Carbs sometimes get a bad reputation. This is typically from those who do not have a full understanding of how carbs are used. Carbs are, in fact, the body’s preferred energy source and are used for a variety of normal, basic functions. Like any other macronutrient, however, too much of a good thing can have negative effects. That is why it is so important to understand carbs and how to use them.
The No-to-Low-Carb Movement
It seems every several years that low-carb diets become in fashion. From the Atkins diet, to the Dukan diet, to the basic ketogenic diet, people are always on the lookout for ways to trim down and lose fat.
Although some evidence points to the effectiveness of such diets, whether they are sustainable over the long-term is another question entirely. The good news, however, is that carbs can play an important role in your diet without many of the reported negative consequences. The key, however, is knowing what carbs to eat and when to eat them.
Simple Versus Complex Carbs
There are two types of carbohydrate: simple and complex. Simple carbohydrates are broken down very rapidly. Things like white bread, rice and doughnuts are all examples of simple carbs. Complex carbohydrates, on the other hand, take longer to break down and may not cause as large of a spike in blood sugar. Things like vegetables, whole grains and brown rice are great examples.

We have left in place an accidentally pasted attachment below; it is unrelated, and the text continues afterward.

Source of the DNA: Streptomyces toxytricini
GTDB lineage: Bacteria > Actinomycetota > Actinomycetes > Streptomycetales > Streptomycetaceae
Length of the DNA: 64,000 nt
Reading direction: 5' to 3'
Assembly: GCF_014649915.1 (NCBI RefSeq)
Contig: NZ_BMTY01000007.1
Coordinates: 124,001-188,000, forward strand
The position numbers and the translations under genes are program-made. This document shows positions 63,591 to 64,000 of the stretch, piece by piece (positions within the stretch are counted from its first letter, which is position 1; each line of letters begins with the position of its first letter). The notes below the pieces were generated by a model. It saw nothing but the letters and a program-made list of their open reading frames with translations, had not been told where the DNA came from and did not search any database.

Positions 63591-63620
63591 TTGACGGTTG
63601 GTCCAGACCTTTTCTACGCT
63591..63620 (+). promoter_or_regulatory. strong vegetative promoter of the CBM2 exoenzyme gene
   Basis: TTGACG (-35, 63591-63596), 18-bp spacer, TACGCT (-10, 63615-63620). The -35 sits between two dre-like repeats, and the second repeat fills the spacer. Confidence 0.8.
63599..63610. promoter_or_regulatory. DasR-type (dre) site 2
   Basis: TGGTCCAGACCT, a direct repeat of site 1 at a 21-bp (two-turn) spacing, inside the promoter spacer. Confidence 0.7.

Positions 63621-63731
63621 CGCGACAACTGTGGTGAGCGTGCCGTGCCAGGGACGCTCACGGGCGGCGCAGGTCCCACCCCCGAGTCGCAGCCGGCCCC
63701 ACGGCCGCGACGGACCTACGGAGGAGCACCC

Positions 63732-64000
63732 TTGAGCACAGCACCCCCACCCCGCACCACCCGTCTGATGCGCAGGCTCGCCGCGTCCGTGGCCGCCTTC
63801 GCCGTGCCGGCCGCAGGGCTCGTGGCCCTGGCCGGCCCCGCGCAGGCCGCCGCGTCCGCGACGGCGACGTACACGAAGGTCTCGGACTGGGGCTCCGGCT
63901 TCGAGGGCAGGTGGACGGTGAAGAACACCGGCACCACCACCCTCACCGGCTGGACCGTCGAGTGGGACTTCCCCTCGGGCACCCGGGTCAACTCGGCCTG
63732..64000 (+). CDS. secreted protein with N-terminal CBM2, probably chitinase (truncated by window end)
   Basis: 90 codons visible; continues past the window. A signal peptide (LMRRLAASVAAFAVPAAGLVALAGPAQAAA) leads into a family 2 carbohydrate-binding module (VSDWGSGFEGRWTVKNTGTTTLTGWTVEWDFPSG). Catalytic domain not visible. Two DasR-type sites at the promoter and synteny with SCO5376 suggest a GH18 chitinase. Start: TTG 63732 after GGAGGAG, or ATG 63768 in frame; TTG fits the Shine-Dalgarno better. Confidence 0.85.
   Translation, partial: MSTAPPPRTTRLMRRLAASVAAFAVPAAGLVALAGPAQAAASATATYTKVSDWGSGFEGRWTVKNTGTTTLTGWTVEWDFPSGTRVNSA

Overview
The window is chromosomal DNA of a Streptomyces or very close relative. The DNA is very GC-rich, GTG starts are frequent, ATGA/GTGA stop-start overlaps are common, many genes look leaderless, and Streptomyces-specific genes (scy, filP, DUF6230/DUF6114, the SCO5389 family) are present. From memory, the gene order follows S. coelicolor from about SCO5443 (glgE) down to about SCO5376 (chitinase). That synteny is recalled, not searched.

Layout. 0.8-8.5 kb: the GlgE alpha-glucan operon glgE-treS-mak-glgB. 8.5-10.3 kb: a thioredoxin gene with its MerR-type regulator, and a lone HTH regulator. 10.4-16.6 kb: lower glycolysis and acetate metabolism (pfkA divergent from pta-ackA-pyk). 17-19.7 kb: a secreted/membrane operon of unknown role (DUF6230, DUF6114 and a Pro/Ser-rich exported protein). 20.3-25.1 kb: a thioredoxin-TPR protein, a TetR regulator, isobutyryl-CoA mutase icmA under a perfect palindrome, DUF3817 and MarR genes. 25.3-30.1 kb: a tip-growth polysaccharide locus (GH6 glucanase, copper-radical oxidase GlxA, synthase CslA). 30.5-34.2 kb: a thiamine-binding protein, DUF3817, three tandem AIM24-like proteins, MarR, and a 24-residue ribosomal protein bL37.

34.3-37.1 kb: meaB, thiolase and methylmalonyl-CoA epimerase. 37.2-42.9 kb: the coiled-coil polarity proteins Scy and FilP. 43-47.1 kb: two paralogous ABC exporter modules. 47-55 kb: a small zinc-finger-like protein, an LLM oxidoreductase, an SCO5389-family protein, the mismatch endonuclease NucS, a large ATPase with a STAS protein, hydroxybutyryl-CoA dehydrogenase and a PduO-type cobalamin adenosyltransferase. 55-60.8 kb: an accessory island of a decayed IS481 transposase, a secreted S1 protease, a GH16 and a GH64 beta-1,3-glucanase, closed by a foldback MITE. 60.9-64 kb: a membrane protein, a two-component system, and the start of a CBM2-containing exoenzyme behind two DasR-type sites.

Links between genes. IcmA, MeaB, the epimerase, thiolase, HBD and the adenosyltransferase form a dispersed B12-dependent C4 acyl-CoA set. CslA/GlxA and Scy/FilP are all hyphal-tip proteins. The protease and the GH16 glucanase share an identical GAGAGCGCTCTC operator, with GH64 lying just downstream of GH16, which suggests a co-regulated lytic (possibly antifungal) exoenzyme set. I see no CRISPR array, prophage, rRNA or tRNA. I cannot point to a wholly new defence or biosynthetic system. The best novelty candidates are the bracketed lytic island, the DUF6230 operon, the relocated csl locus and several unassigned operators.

When to Eat Them
When you eat carbs can have the greatest impact on their effects. Eating a simple carb, such as a doughnut, before going to bed will almost certainly lead to fat gain. Eating that doughnut before running a marathon, on the other hand, will help ensure that it is burnt as fuel.
The two best times to eat carbs are pre and post-workout. Carbs taken pre-workout will be used as fuel. carbs taken after a workout will be used to replenish glycogen stores to ensure you have fuel for the next challenge.
For longer periods of exertion, complex carbs may be preferable as they provide a slow and steady release of energy. Although simple carbs also have their place, eating too many of them without a corresponding use of energy can lead to fat storage and weight gain.